Date of Birth: September 8, 1921
Date of Death: n/a
Place of Birth: Fort Wayne, Indiana
WWII nurse and lifelong peace activist
During Annetta Miller's 97 years, she has accomplished more than six or seven women – and her life's work has been in multiple areas.
Born Annetta Thelma Klein on September 8, 1921 in Fort Wayne, Indiana, she watched her parents work in their store, Klein's Furniture. The retail business was a natural -- Annetta's grandparents had owned a store in New York City. But World War II raged in 1943 and Annetta had her degree from Jewish Hospital Association of Philadelphia, so she enlisted in the United States Army Nurse Corps where she served from 1944-45.
"There was a great need for trained people," she states.
Serving in Europe was difficult. Even arriving in England on the Aquitania was imperiled by the many German submarines. Her stories include a harrowing event in England when there was so much snow, she and her "tent mates" had to be dug out by the patients. Annetta never worried, however, saying, "I assumed I was going to live."
Most of Annetta's friends and classmates had married, her mother was concerned, but Annetta showed early signs of a passion to do what needed to be done, no matter the challenges. She did not feel it was necessary to travel the "usual route." In spite of the difficult conditions, it was in England that Annetta met Sidney Miller, a doctor who was also serving in the military.
At the end of the war, Annetta and Sidney married and returned to his home in Dearborn, Michigan, where Sidney's parents owned a dry cleaning store. The Millers had three sons, Ron, Fred and Mark. The family moved from Dearborn to Huntington Woods to be closer to the Jewish community.
When the Vietnam War began, the Miller family joined the peace movement and attended protests. Annetta and Sidney had seen war conditions personally and the Vietnam War made no sense to them.
In the 1960s, Annetta ran as a Democrat against Congressman William Broomfield, but she was defeated in the primary. By this time, Annetta had developed a passion for art and travel. In the late 1960s, she ran for the State Board of Education and won. She served twenty-four years -- three eight-year terms. She and Sidney went on many education missions, one month-long trip to China during the Cultural Revolution was particularly enlightening. They traveled with the US/China Friendship Society. Annetta combined her love of art and education by bringing art works by elementary children in Michigan to China and returning from China with art from Chinese students. She toured Indian archeological sites in the Southwest of the United States, went to Peru, and traveled twice to the former Soviet Union.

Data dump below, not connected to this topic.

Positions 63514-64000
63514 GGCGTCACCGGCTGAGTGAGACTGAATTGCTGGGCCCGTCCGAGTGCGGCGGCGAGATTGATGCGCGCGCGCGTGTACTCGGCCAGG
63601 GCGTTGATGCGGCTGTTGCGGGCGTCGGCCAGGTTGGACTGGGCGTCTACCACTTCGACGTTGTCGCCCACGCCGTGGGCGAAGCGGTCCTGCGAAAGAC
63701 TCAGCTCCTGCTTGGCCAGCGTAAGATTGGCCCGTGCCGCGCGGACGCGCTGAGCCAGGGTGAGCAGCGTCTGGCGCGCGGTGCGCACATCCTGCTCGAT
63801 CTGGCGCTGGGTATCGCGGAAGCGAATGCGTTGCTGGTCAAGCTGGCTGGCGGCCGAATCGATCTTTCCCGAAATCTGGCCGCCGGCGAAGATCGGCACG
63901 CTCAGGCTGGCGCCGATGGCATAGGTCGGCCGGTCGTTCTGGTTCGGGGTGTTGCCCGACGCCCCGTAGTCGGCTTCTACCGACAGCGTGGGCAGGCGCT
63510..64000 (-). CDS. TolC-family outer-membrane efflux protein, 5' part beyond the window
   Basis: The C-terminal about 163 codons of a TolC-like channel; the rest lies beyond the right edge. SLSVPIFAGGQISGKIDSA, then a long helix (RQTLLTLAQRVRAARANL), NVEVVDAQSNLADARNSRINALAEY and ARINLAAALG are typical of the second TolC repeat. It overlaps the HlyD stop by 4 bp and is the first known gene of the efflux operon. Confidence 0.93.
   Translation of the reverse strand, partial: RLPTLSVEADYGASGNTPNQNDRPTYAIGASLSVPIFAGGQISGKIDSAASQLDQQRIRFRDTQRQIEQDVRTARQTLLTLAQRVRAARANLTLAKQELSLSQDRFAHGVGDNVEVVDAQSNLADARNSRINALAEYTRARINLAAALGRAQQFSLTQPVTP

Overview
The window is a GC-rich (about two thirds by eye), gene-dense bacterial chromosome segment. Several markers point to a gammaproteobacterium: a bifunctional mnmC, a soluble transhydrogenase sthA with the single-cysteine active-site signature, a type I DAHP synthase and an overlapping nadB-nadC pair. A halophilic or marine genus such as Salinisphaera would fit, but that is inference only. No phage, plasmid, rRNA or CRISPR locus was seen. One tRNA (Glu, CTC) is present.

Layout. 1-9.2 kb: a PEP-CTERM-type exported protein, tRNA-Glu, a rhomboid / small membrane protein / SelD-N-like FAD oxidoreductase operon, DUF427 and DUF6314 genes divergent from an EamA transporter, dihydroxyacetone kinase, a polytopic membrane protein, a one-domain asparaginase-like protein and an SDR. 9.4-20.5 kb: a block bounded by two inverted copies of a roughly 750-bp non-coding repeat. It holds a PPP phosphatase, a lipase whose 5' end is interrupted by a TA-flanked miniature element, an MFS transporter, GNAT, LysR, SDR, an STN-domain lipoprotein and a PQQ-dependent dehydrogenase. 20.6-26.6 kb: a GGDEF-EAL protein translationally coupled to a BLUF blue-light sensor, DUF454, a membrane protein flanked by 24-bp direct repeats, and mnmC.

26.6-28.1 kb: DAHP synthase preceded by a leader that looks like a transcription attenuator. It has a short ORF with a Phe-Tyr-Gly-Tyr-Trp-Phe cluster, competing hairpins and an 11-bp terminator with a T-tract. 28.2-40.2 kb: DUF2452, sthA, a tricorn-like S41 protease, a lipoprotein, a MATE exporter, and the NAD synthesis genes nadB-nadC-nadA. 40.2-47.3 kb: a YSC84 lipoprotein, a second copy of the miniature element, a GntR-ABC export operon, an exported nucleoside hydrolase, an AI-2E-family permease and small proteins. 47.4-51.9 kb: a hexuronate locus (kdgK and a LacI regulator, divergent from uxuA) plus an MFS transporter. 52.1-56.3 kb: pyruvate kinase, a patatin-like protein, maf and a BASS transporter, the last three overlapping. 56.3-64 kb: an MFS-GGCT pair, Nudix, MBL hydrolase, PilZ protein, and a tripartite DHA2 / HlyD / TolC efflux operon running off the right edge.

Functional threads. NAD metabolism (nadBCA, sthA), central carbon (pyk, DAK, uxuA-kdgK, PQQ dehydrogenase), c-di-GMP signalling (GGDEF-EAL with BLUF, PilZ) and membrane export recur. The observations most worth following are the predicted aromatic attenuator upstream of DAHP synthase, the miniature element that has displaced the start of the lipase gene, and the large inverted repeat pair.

When told she had incredible life experiences, her modest response was, "Everyone has an interesting life."
On the school board, Annetta promoted vocational education, health education and health services in Michigan schools and she was a strong supporter of public education and the importance of teachers.
In 1995, at the age of 74, she earned her BA in art history from Wayne State University and served on the WSU Board of Governors from 1997-2012. Her love of art is apparent in her Huntington Woods home which is filled with an extensive art collection.
Her close friends from the State Board of Education and public service were her influences and she was theirs: Kathleen Strauss, Detroit City Council President Maryann Mahaffey, and Supreme Court Justice Marilyn Kelly.
While on the school board, she was invited to travel on the March of the Living to visit Auschwitz in Poland and then Israel. Annetta was profoundly affected by the travel to remote parts of the world. She has been passionate about learning other cultures and about understanding people in all parts of the world, in order to transmit her concern for world peace and promote justice.
Submitted by: Jeannie Weiner and Aimee Ergas